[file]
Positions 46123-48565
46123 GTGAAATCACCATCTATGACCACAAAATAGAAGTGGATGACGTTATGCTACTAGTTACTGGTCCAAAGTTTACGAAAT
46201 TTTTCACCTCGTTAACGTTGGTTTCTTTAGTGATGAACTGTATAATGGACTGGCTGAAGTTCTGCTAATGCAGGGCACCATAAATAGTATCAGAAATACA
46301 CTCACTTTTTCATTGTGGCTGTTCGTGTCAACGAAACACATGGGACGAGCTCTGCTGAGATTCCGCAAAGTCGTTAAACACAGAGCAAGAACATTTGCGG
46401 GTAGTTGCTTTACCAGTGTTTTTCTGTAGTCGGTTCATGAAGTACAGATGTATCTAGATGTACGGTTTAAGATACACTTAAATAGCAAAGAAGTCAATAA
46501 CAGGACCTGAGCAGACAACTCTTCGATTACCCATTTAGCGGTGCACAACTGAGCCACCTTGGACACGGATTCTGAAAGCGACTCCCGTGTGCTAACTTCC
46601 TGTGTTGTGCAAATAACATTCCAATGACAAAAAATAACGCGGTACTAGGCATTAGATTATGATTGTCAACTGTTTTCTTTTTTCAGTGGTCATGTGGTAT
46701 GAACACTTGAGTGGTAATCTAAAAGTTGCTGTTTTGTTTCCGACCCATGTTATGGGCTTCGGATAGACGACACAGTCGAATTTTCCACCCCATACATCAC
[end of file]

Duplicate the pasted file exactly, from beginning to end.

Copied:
Positions 46123-48565
46123 GTGAAATCACCATCTATGACCACAAAATAGAAGTGGATGACGTTATGCTACTAGTTACTGGTCCAAAGTTTACGAAAT
46201 TTTTCACCTCGTTAACGTTGGTTTCTTTAGTGATGAACTGTATAATGGACTGGCTGAAGTTCTGCTAATGCAGGGCACCATAAATAGTATCAGAAATACA
46301 CTCACTTTTTCATTGTGGCTGTTCGTGTCAACGAAACACATGGGACGAGCTCTGCTGAGATTCCGCAAAGTCGTTAAACACAGAGCAAGAACATTTGCGG
46401 GTAGTTGCTTTACCAGTGTTTTTCTGTAGTCGGTTCATGAAGTACAGATGTATCTAGATGTACGGTTTAAGATACACTTAAATAGCAAAGAAGTCAATAA
46501 CAGGACCTGAGCAGACAACTCTTCGATTACCCATTTAGCGGTGCACAACTGAGCCACCTTGGACACGGATTCTGAAAGCGACTCCCGTGTGCTAACTTCC
46601 TGTGTTGTGCAAATAACATTCCAATGACAAAAAATAACGCGGTACTAGGCATTAGATTATGATTGTCAACTGTTTTCTTTTTTCAGTGGTCATGTGGTAT
46701 GAACACTTGAGTGGTAATCTAAAAGTTGCTGTTTTGTTTCCGACCCATGTTATGGGCTTCGGATAGACGACACAGTCGAATTTTCCACCCCATACATCAC